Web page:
What if Everyone Had Enough?


Photo by Jacob Morch on Unsplash

I’m sitting here looking out my window. It’s cold and gray, and the woods look depressingly empty of life. The news is on, but I’m not paying full attention. I’m sad. I’m scared for the next few days in my country. I’m sad about the past four years. And actually the four before that. And going back even further.

I’m remembering the days of Occupy Wall Street, when thousands of people felt so cheated by the economic and governmental systems of the US that they took to the streets to protest. There were huge crowds of angry people blocking banks and businesses, demanding a fair chance. Demanding a share of the profits that Wall Street and its investors were reaping.

They were called leftists. Radicals. Socialists. Anarchists. What motivated them to protest was their belief that no matter how hard they worked, they’d never be able to get to an economically secure place in life.

The past several years we’ve seen more and more anger from people who are called “right wing” and “reactionary”. They’re labeled as racist, white supremacist, fascist, radical. This past week we were all horrified to see that rage erupting into a violent assault on the government and our elected leaders.

What are they so furious about? They feel like they aren’t being treated fairly by the economic and government systems. They feel like their lives are insecure. Like what they are entitled to have is being kept from them. They think they’re being cheated. They feel like no matter how hard they work, they’ll never be able to get to an economically secure place in life.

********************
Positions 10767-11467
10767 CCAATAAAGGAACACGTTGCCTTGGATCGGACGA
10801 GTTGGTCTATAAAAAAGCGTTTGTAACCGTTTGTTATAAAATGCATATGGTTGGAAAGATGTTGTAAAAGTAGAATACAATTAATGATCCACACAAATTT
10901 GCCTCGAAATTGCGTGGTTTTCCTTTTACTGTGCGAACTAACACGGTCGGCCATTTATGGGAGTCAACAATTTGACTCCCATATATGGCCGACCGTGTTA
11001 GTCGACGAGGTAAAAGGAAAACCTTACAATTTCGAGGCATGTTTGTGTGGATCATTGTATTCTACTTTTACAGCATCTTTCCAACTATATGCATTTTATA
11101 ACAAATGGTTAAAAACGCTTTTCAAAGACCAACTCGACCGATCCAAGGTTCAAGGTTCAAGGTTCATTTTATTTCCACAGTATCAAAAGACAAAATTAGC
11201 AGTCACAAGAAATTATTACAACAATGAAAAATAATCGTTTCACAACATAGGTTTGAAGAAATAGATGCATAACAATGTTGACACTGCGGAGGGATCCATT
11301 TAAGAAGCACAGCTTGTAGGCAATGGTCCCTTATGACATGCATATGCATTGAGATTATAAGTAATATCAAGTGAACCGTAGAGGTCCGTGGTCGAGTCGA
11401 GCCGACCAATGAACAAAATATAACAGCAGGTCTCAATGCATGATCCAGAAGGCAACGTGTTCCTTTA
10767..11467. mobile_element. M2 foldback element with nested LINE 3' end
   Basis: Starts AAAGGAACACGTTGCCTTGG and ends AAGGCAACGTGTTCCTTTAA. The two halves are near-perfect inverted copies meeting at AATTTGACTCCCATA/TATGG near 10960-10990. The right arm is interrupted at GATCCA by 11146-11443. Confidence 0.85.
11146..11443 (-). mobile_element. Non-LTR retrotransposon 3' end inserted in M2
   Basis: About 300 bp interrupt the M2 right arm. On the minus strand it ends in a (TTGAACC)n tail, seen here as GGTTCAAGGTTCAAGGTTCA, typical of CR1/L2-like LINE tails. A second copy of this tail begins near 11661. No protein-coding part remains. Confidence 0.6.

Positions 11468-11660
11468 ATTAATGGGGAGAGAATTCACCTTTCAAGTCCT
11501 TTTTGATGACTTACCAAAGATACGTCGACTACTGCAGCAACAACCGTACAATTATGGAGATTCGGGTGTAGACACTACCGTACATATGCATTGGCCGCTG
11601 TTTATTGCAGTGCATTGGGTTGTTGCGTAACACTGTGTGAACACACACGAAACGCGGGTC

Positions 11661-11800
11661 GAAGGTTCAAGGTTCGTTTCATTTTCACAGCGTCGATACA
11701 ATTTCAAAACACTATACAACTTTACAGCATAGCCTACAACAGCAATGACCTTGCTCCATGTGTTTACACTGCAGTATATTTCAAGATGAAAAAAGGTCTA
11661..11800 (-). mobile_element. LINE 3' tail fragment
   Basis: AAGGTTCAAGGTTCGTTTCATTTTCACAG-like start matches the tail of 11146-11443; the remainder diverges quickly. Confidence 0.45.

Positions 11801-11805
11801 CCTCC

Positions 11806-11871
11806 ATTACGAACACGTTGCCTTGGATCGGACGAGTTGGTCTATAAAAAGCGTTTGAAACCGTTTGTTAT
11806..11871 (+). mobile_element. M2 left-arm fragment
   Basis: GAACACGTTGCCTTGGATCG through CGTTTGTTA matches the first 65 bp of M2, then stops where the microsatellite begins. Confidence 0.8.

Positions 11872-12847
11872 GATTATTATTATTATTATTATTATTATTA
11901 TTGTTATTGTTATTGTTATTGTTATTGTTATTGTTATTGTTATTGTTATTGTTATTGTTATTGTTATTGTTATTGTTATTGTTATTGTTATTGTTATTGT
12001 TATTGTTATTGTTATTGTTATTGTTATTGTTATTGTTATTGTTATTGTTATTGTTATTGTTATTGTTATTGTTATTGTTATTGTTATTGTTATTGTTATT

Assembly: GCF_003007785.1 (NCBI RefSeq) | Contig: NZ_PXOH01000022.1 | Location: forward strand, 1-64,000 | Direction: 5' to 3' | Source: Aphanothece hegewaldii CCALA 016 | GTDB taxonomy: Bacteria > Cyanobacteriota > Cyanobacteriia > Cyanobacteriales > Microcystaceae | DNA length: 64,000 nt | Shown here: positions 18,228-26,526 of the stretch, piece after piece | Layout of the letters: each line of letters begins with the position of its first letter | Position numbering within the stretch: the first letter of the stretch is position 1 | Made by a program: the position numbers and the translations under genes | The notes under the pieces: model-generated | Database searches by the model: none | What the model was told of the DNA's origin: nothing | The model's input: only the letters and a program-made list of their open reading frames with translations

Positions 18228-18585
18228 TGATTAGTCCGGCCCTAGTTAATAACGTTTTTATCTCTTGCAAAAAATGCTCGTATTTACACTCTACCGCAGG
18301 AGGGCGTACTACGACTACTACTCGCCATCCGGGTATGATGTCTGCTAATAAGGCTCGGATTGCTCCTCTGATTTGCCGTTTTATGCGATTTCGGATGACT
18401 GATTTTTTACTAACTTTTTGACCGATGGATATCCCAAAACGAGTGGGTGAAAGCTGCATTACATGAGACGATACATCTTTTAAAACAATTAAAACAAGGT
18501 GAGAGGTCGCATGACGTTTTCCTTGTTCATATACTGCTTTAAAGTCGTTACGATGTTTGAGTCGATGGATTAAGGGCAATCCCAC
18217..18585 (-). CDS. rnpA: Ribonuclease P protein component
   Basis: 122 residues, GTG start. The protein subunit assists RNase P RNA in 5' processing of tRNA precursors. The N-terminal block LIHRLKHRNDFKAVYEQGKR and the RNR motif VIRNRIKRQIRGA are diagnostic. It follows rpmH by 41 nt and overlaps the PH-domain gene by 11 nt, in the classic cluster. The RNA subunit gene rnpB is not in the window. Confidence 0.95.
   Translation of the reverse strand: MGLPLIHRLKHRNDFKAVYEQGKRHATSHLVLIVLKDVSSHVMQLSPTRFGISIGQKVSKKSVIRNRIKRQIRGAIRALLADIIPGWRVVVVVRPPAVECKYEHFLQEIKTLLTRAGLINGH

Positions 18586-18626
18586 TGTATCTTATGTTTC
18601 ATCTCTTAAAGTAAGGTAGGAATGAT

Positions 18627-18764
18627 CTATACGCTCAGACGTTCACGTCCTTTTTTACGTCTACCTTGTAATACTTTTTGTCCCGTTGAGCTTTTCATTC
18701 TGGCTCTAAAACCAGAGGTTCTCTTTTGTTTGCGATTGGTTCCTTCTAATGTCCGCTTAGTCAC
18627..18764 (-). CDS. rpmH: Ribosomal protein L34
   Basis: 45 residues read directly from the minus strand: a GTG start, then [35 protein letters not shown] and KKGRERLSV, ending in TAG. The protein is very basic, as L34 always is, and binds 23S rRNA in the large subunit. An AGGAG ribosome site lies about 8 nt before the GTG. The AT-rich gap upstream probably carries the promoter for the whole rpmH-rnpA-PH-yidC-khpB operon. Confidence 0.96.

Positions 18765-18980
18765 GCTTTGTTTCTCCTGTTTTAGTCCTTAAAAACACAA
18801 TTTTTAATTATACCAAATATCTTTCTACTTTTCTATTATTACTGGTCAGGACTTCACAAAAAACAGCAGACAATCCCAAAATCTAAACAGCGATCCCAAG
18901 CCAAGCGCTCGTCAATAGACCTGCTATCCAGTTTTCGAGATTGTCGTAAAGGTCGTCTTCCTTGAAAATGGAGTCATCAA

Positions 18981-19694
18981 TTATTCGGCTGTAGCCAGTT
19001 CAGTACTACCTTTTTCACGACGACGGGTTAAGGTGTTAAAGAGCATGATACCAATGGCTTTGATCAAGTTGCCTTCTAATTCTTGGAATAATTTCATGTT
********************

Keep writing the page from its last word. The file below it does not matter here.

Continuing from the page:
And it has all got me thinking.

What if everyone had a reliable income? I mean, like what if the minimum wage was actually enough for people to live on and to take care of a family? What if a person could work 40 hours a week and earn enough for food and rent?

And what if everyone could go through life knowing that if they get sick they can go to the doctor? What if parents knew that they would definitely be able to pay for a trip to the emergency room if their son broke his arm? If Americans, like people in nearly every other country on earth, got health insurance guaranteed, I wonder how that would impact the fear of losing a job?

I’m sitting here thinking. What if every single kid was able to dream of college? What if even poor kids in small rural towns knew that as long as they got good grades, they’d be able to afford college? What if that motivating dream was actually out there in front of every child, instead of just the wealthy one?

I know what you’re thinking. I’m a radical. A damn socialist. A leftist.

Whatever.

I just wonder if some of the rage that is tearing us apart would dwindle down in a country with less inequality. I wonder if we’d be less likely to attack each other if we weren’t afraid for ourselves and our families.

Given everything that has just happened here, maybe we should at least try it.

Why Max’s Feet Made Me Cry


My beautiful grandson Max was born in early April, in the scariest part of the pandemic. He was born at our small local hospital, with his parents masked and gowned and the staff in full PPE.

We knew before his birth that Max would come to us with bilateral club feet. While congenital club foot is a very common birth defect, and can be successfully treated, it was still a scary situation for my daughter and her husband. For all of us, really!

But Max was brought into this world by his rockstar of a Momma, who labored in her Covid protectant gear and delivered all 10 lb 3 oz of him naturally.